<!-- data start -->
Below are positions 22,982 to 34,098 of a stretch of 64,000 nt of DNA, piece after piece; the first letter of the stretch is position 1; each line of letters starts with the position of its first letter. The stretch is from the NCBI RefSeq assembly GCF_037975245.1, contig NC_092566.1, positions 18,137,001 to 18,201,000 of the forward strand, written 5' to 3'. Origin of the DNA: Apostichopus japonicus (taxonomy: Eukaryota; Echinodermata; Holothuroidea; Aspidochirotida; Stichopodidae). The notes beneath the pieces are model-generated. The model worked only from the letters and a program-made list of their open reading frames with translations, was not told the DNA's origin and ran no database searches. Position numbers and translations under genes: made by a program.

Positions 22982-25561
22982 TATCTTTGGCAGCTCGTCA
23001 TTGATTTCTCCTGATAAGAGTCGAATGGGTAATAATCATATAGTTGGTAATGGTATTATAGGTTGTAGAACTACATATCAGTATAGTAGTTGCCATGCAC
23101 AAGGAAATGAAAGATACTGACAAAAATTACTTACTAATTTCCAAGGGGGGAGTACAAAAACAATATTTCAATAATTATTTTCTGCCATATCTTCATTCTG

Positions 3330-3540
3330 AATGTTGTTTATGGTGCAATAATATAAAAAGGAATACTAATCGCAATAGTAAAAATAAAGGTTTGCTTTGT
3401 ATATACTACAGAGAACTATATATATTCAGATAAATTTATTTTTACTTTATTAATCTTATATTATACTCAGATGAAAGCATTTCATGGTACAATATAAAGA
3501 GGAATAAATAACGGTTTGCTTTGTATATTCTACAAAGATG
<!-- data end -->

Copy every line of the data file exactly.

Below are positions 22,982 to 34,098 of a stretch of 64,000 nt of DNA, piece after piece; the first letter of the stretch is position 1; each line of letters starts with the position of its first letter. The stretch is from the NCBI RefSeq assembly GCF_037975245.1, contig NC_092566.1, positions 18,137,001 to 18,201,000 of the forward strand, written 5' to 3'. Origin of the DNA: Apostichopus japonicus (taxonomy: Eukaryota; Echinodermata; Holothuroidea; Aspidochirotida; Stichopodidae). The notes beneath the pieces are model-generated. The model worked only from the letters and a program-made list of their open reading frames with translations, was not told the DNA's origin and ran no database searches. Position numbers and translations under genes: made by a program.

Positions 22982-25561
22982 TATCTTTGGCAGCTCGTCA
23001 TTGATTTCTCCTGATAAGAGTCGAATGGGTAATAATCATATAGTTGGTAATGGTATTATAGGTTGTAGAACTACATATCAGTATAGTAGTTGCCATGCAC
23101 AAGGAAATGAAAGATACTGACAAAAATTACTTACTAATTTCCAAGGGGGGAGTACAAAAACAATATTTCAATAATTATTTTCTGCCATATCTTCATTCTG

Positions 3330-3540
3330 AATGTTGTTTATGGTGCAATAATATAAAAAGGAATACTAATCGCAATAGTAAAAATAAAGGTTTGCTTTGT
3401 ATATACTACAGAGAACTATATATATTCAGATAAATTTATTTTTACTTTATTAATCTTATATTATACTCAGATGAAAGCATTTCATGGTACAATATAAAGA
3501 GGAATAAATAACGGTTTGCTTTGTATATTCTACAAAGATG